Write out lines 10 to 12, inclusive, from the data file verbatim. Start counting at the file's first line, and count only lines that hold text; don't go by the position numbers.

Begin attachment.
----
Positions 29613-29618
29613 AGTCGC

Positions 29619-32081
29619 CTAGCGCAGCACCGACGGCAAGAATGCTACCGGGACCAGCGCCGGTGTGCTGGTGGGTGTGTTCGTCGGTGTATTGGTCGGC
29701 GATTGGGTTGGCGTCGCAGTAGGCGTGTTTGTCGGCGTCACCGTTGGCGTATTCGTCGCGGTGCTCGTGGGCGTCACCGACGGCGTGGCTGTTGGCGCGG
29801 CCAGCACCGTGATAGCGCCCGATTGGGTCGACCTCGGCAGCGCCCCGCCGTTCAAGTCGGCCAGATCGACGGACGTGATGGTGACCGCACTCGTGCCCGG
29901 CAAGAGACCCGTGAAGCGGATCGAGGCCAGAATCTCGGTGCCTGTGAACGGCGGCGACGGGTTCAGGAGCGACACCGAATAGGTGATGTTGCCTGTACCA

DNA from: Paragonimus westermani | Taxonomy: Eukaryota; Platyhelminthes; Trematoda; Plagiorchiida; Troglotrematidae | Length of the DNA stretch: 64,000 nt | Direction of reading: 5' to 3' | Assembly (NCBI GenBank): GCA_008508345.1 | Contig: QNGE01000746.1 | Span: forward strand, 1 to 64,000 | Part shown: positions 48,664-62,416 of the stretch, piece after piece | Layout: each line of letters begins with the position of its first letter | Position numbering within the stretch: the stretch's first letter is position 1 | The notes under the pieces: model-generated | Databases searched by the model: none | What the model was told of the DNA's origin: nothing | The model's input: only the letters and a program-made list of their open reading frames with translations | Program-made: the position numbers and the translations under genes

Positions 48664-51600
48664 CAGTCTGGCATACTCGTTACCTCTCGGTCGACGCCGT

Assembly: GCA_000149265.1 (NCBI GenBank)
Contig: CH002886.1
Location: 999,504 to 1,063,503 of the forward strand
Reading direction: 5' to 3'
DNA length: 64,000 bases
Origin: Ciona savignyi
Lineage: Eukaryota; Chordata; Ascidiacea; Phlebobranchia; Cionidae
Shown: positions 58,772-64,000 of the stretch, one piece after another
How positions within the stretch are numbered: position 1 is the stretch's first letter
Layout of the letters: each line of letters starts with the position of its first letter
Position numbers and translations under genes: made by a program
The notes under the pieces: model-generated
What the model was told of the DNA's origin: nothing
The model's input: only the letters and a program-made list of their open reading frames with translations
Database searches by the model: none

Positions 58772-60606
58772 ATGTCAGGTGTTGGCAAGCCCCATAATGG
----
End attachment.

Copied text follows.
48664 CAGTCTGGCATACTCGTTACCTCTCGGTCGACGCCGT

Assembly: GCA_000149265.1 (NCBI GenBank)
Contig: CH002886.1